Though it is early days, some luck, and timely action by the government in asking PSU financial institutions to provide credit to NBFCs, ensured that the IL&FS collapse didn’t spiral out of control into a Lehman-style contagion. A strategic default by IL&FS SPV Jharkhand Road Projects Implementation Company Limited (JRPICL), however, could play havoc with India’s infrastructure lending.
Infrastructure projects, by their very nature, are difficult to finance, and one reason is that there isn’t much collateral to begin with. While, in a road project, for instance, the land always belongs to the government, an SPV structure offers a solution. Since, barring unforeseen circumstances, the annual revenue stream from a road project will continue, a good idea is to put it into an escrow account with strict guidelines on how this money is to be used, for salaries, maintenance, repayment to lenders, carpeting upgrades, etc. Once such a structure is in place, it doesn’t even matter if the parent firm goes belly-up since the interests of lenders are fully secured.
Indeed, while some ratings firms were, rightly, grilled for their AAA ratings to IL&FS without paying attention to the group-level debt and the ability to service this, in many cases, the allegations were unfair since the ratings firms were rating ring-fenced projects like JRPICL. Normally, a JRPICL will never default since the money can never be diverted, but the IL&FS Group, under a government-appointed board, had NCLAT’s blessings to not pay creditors till it came up with a plan to deal with its `106,000 crore debt; it is not clear, right now, how many other IL&FS group firms/affiliates will do similar strategic defaults.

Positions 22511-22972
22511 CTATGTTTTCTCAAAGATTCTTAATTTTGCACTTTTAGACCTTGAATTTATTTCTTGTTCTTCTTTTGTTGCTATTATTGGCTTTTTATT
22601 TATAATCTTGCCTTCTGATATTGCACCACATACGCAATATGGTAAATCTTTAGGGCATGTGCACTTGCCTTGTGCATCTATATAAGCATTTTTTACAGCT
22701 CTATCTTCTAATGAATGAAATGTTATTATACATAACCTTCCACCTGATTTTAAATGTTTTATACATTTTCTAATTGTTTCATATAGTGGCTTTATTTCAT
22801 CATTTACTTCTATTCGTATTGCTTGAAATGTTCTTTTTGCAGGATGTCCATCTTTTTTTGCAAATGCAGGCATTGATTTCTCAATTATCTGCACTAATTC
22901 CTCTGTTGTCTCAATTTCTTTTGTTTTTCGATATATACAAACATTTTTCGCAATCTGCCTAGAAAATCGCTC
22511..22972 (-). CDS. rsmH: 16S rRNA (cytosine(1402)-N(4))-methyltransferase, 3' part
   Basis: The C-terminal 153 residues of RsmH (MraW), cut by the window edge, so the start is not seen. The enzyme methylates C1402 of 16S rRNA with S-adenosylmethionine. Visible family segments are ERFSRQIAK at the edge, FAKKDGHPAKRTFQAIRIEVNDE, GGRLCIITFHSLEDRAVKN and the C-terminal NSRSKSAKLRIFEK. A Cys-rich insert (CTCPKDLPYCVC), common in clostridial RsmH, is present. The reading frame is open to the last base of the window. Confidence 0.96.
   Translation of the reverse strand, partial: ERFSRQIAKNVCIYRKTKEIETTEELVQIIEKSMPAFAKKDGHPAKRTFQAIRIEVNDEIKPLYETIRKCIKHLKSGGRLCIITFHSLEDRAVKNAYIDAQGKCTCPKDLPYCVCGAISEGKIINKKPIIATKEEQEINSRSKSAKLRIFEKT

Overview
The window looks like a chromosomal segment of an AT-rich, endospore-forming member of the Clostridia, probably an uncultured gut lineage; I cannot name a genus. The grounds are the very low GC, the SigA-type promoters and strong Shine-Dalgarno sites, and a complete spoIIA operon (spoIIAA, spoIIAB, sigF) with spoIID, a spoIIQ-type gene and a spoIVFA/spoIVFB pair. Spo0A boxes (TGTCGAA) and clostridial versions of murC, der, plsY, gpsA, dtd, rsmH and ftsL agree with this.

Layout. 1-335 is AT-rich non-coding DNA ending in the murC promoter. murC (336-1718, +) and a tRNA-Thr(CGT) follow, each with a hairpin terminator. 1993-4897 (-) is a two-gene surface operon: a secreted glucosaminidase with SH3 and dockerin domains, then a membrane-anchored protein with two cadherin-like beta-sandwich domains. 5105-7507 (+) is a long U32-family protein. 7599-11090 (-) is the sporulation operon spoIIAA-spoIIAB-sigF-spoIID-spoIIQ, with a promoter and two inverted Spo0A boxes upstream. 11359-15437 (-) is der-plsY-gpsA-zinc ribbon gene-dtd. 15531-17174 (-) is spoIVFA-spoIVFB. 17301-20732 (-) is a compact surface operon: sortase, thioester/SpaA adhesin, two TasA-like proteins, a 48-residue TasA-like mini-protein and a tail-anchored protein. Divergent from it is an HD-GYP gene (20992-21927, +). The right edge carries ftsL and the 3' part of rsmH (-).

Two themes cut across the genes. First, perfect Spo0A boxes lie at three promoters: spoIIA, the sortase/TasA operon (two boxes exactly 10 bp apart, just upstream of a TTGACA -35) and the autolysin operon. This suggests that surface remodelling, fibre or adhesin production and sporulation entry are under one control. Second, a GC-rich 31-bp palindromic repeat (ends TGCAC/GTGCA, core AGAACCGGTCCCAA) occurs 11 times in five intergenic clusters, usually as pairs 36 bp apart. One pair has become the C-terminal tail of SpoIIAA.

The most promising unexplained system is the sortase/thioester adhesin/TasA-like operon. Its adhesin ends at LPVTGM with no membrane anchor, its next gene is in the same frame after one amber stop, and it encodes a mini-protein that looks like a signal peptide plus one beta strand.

While giving IL&FS time to work out solutions and agreements with lenders makes sense at a group level, the implications for lenders to projects like JRPICL are large. Since it is now possible for courts to allow such protection from lenders—even if for limited periods of time—this means lenders can no longer find comfort in ring-fenced structures, but will have to look at the health and past behaviour of the parent company. In other words, a perfectly good structure that has helped raise funds is now under question.
It is not just in this, but in other cases, too, that the government has taken action that can have unfortunate consequences. When the NSEL scam broke and investors claimed they had lost `5,600 crore due to this, the government decided it would get the money back from NSEL’s cash-rich parent FTIL (goo.gl/XJ5C16). Apart from the fact that it was not clear that those who lost their money were innocents—those lending money on NSEL knew this was illegal and the government has, since, filed cases against several of them—the move was a bad one, since, it was against the principle of limited liability. Under this, an investors’—in this case, FTIL—liability is restricted to the value of equity. In which case, while FTIL’s liability in the NSEL case was just its equity investment in NSEL, forcing a merger with NSEL—as the government wanted—meant all of FTIL’s profits and other assets were being sequestered. At some point, sooner rather than later, the government needs to examine the implications of these moves.
Source: Financial Express, January 28, 2019